"I did not go to medical school to learn how to save people money," he said. "So when the first question always is whether we should save money on health care or not, that is largely irrelevant to the bigger question of whether this would make people healthier or not. ... My answer is probably not."
OK, so would it make people healthier?
The unsatisfying answer is that it's impossible to know. But here's what we do know: One thing is that the plan would remove Obamacare's mandate that people get coverage. Removing that, as well as requirements that businesses provide coverage, could easily leave many fewer people insured.
But does less coverage mean worse health? There's some evidence of this, but it's not entirely clear-cut.
One 2008 meta-analysis, for example, found that health care access increased self-reported health, the use of preventive services, and lowered mortality.
But a recent, well-known study of Medicaid in Oregon was more mixed — going on Medicaid was associated with lower rates of depression and better self-reported health (as well as increased financial stability) but no statistical difference in blood pressure or cholesterol. People sought out more diabetes treatment, but improvements in their health also weren't significant.
Meanwhile, higher-deductible plans seem to reduce health care usage, as a recent study found. That might be good, in the sense that it might reduce unnecessary doctor visits, but it might reduce necessary ones as well.
That's a lot of information, so here's the upshot: Reasonable people could disagree on this. Leavitt, for his part, stressed that the link between insurance and outcomes is murky. Fendrick, meanwhile, thinks health outcomes would likely be worse under Bush's plan.
But here's one more important point: This question wouldn't even affect many Americans whose employers would simply continue providing coverage. Rather, Bush's plan would disproportionately affect lower-income people, according to several nonpartisan experts who spoke to NPR.
Aside from potentially cutting Medicaid benefits, the size of Bush's tax credits are adjusted based on age, not income, according to the New York Times.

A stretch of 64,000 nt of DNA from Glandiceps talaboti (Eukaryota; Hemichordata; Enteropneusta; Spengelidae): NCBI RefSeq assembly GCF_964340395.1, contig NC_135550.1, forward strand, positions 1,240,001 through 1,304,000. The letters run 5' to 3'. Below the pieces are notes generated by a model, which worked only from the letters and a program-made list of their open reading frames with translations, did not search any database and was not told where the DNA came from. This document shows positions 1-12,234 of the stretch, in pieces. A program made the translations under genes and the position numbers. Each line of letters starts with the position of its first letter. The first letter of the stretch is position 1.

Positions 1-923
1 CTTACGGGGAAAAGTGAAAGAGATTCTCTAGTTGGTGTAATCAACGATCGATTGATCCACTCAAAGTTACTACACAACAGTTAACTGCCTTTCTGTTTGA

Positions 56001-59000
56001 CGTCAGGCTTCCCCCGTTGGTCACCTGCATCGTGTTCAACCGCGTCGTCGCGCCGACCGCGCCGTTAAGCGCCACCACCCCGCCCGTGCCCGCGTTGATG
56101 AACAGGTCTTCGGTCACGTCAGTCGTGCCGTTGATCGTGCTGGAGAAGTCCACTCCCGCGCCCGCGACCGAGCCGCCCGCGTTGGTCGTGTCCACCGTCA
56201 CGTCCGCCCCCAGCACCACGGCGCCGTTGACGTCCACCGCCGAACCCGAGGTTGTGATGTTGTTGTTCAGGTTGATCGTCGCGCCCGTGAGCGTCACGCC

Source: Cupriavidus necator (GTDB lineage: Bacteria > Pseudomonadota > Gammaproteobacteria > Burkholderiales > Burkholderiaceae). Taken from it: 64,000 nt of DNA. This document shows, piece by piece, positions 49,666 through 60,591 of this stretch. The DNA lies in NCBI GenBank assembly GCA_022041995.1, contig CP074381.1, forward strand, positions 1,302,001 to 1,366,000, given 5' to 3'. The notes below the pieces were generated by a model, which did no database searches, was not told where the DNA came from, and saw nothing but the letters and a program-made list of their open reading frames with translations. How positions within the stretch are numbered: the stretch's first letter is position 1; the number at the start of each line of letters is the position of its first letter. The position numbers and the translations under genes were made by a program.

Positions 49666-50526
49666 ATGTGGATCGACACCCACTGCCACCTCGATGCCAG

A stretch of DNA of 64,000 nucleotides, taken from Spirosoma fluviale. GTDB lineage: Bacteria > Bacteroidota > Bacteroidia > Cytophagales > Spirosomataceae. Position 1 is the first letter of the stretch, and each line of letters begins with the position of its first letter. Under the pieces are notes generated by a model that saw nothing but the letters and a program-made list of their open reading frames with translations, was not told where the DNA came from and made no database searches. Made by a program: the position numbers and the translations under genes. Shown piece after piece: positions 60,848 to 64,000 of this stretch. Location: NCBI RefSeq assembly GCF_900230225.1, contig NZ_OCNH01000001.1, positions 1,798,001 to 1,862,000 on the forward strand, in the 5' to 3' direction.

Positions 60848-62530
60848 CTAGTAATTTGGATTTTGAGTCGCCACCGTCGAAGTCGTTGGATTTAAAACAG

"This is not a wise path if one's priority is to protect Americans facing the greatest economic and health risks," said Harold Pollack, professor at the University of Chicago's School of Social Service Administration, in an email.
What don't we know?
Bush's plan does lay out a lot of information, but a few important parts aren't specifically explained. For example, it says there would be a "transition plan" for the 17 million people currently covered by Obamacare, but it doesn't explain what that plan looks like.
"It would be huge transition from Obamacare to a plan like this, which would be a huge disruption," Leavitt said. "If this were to become a reality, there would be a lot more details required about how that transition would work."
There's also the cost. The Bush campaign says it believes the plan would reduce the deficit. But there aren't enough specifics here to really know what that might look like.
We do know that repealing Obamacare could be expensive. The Congressional Budget Office estimated earlier this year that repealing the Affordable Care Act would add $353 billion to the deficit. Bush's plan would mitigate some of these effects, like with his replacement for the Cadillac Tax, but it's unclear to what degree, as well as how the rest of his plan's costs and cost-cutting would balance out.
What is Jeb Bush saying with this plan?
Wanting to repeal Obamacare doesn't itself set Bush apart from other Republicans — calls for Obamacare repeal have been constant since the law passed in 2010.
But the plan does send a couple of political messages about Bush. One is in setting his priorities. Opponents may attack Bush for the plan's potential effects on lower-income Americans, but it does accomplish other, decidedly conservative economic goals.
"It's important to see these replacements not as doing everything the ACA did but as fulfilling other policy aims: less regulation, cutting taxes and reducing federal spending," Leavitt said.
Moreover, Bush seems to be staking out a position as the substantive, policy-wonk GOP contender. His detailed repeal-and-replace plan, on top of his other recent tax and energy proposals, for example, could help cement that identity.